Here's what people think about Richard Leonard's Scottish Labour leadership victory

Writer Alasdair Clark was at the weekend's Scottish Labour leadership result and got speaking to activists about their new chief

RICHARD LEONARD secured a convincing victory over his centrist opponent Anas Sarwar at the weekend, but after a campaign not found wanting for controversy, Leonard still has significant hurdles to overcome. 

Speaking to Commonspace after the result, supporters of Leonard were triumphant. Privately, many had been admitting that they expected a close result, with only a handful brave enough to predict a confident victory.

Central Scotland MSP Monica Lennon said that Leonard had won the battle of ideas, telling Commonspace: "He is the principled, socialist leader many people have yearned for and we go forward as a united movement."

"He is the principled, socialist leader many people have yearned for and we go forward as a united movement." Monica Lennon MSP

The Labour left in Scotland is buoyant after years of hard work. While UK Labour leader Jeremy Corbyn swept to victory in 2015, Scottish Labour roundly rejected leftwinger Neil Findlay in favour of "ultra-blairite" Jim Murphy only a year previously. 

Ewan Gibbs, a member of Campaign for Socialism, said online that the result was down to the long game played by the Scottish Labour left, in particular its development during and after Findlay’s leadership bid. 

A Scottish Labour councillor in North Lanarkshire was confident of a revival for the party, saying: "Opponents will be afraid of Labour under Leonard as he uses the Scottish Parliament to secure wins for working class people people across Scotland ... ending a decade of SNP hubris."

However SNP supporters remained skeptical. Progressives who have supported the SNP welcomed the result as a shift towards a more authentically progressive direction for Scottish Labour, but said that Leonard will have significant work to do in order to win these key voters over. 

SNP members also pointed out the obvious public recognition hurdle that Leonard will have to contend with in order secure victory at Holyrood. Unlike First Minister Nicola Sturgeon, Leonard is relatively unknown to the voting public across Scotland and this issue will likely be one of the party machine’s first projects. 

SNP minister Derek Mackay MSP congratulated Leonard on his victory, but characterised the contest as unedifying and the party "deeply divided". 

SNP minister Derek Mackay MSP congratulated Leonard on his victory, but characterised the contest as unedifying and the party "deeply divided".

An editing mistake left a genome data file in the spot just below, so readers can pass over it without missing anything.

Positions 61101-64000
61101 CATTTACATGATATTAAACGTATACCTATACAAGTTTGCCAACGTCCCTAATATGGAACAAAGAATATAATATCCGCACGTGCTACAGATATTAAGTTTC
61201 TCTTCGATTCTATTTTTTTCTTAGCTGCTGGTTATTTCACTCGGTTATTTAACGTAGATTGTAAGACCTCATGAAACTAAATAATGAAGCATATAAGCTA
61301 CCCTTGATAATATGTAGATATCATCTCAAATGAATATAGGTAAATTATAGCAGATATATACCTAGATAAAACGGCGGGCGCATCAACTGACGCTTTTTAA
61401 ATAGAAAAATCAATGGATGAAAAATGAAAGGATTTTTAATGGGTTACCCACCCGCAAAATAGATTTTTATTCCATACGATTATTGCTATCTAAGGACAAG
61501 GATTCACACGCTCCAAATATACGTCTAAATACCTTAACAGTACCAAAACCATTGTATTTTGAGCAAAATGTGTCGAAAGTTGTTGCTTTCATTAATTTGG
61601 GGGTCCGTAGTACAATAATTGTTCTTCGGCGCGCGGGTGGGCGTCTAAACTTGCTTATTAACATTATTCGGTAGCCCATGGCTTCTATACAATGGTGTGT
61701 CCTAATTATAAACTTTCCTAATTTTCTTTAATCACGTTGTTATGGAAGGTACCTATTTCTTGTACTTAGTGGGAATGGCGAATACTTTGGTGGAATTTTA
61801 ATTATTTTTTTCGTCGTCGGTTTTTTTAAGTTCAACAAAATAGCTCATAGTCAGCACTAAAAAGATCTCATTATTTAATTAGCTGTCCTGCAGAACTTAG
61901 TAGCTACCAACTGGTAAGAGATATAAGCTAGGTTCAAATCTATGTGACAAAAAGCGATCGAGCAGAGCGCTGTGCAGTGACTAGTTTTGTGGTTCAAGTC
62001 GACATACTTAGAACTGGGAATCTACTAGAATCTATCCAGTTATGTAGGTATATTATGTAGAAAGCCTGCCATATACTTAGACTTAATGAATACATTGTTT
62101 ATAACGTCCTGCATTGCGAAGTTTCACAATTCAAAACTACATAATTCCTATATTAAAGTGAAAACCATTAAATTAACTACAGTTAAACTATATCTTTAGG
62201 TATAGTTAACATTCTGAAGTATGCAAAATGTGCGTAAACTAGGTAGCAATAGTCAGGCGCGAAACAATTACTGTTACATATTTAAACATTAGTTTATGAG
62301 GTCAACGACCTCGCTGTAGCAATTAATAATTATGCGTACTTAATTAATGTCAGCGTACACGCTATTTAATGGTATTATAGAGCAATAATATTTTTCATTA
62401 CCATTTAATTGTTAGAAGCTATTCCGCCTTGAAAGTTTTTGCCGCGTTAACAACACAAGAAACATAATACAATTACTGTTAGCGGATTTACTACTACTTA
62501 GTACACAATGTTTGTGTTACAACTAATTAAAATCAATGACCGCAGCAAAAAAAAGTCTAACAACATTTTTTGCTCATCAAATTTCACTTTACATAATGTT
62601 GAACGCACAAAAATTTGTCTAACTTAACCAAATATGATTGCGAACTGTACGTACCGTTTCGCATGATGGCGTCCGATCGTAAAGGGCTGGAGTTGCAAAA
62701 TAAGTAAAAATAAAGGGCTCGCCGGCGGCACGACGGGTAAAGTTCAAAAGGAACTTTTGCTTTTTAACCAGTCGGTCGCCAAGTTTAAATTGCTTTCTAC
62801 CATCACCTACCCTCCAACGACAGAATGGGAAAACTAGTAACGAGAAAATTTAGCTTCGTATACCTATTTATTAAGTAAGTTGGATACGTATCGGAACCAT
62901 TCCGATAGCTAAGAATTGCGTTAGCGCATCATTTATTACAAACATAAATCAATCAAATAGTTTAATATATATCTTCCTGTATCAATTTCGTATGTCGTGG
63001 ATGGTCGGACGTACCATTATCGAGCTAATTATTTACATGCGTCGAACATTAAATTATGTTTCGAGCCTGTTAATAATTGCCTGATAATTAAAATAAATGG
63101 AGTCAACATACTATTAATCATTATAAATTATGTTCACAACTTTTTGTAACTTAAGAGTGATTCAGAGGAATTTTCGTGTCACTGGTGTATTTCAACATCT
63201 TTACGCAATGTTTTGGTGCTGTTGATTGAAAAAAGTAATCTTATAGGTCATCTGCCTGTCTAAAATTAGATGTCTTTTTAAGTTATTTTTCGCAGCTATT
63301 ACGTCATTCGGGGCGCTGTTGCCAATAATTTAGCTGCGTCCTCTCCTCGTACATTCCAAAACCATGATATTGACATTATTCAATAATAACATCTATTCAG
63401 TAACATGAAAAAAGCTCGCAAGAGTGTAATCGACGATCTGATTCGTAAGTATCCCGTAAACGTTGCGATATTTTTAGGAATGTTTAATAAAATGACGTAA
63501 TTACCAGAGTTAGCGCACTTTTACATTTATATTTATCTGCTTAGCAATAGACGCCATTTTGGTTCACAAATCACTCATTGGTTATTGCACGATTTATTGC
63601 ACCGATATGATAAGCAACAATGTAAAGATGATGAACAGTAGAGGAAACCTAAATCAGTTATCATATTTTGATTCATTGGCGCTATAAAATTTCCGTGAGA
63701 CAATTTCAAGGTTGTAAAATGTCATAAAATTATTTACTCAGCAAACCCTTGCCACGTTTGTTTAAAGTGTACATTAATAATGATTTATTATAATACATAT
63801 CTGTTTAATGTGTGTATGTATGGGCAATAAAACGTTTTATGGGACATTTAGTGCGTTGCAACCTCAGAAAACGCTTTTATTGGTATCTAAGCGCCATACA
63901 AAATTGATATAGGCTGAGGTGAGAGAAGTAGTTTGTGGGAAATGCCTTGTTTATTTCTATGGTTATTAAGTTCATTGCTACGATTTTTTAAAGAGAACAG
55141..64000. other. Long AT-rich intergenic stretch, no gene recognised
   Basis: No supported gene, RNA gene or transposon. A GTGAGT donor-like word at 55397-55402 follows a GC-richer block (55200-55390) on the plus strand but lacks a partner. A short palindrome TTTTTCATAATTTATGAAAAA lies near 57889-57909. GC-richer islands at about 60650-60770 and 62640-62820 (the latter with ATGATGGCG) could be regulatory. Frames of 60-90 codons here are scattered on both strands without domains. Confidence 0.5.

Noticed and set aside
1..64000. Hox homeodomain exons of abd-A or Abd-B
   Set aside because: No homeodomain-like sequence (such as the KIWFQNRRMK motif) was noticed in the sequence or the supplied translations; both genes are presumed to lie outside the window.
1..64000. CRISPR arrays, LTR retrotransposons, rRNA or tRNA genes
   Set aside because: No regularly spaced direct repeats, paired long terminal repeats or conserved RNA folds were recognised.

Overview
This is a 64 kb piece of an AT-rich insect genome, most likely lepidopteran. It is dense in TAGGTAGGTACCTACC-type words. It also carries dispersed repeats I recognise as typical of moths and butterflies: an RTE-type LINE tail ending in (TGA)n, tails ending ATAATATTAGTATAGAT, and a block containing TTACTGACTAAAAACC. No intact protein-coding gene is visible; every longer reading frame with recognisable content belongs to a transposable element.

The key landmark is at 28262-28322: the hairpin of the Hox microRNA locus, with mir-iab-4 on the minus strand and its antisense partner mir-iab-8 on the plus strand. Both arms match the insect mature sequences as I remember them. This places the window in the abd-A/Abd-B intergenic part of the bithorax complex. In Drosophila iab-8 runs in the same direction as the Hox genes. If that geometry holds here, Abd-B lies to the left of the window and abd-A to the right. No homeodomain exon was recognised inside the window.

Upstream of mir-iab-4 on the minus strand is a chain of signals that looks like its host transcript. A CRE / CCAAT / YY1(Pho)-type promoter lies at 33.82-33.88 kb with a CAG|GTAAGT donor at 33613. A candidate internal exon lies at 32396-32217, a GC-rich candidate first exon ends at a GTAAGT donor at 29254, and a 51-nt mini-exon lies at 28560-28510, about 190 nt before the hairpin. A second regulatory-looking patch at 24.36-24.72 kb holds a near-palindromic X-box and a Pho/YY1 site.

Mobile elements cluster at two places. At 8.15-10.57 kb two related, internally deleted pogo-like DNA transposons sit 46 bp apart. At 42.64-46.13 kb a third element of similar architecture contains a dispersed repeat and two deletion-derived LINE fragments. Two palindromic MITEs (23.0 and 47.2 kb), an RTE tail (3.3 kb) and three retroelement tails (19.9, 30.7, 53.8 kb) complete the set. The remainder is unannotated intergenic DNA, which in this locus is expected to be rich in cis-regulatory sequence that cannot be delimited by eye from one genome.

Scottish Liberal Democrats leader Willie Rennie was more scathing in his assessment: "Stepping up to lead Scottish Labour at any time is a feat but now is like a journey to the North Pole," he said. "It’s cold, has some dangerous predators and nothing is there when you arrive."

Sarwar accepted his opponent's victory with good grace, stating that Leonard would now have his full support in the party’s fight against the Tories and the SNP. Although most of his supporters adopted his conciliatory tone, some were critical even publicly. The former party organiser in Ian Murray’s constituency, Shonagh Munro, tweeted: "This is still my party and no amount of trotty wee boys and old white men can stop that from being the case."

Leonard’s victory was welcomed south of the border, with pro-Corbyn party members viewing it as a shift towards a more supportive agenda in Scotland for the UK leader. 

Momentum, the campaign organisation borne out of Corbyn’s leadership campaign, congratulated Leonard and the members who campaigned for him, saying: "This is a huge leap forward for Scotland and it means that Labour members will have a set of bold, radical policies they can offer on the doorstep."

"This is a huge leap forward for Scotland and it means that Labour members will have a set of bold, radical policies they can offer on the doorstep." Momentum

With the dust still settling on the result, conversation online and among the party faithful  turned to Leonard’s first steps. Among his first tasks will be the appointment of a shadow cabinet in time for the Scottish Parliament debate on the budget.

After a majority of MSPs backed his opponent, a key decision in the shadow cabinet  will be the party’s business manager. Responsible for party management at Holyrood - including the appointment of senior support staff - incumbent James Kelly is viewed as a savvy internal operator but a staunch Dugdale/Sarwar ally. It is expected that Leonard will replace Kelly with an MSP more supportive of his agenda. 

Scottish Labour will likely dominate the headlines for some weeks to come as Leonard makes his mark on the party.

Picture courtesy of Scottish Labour

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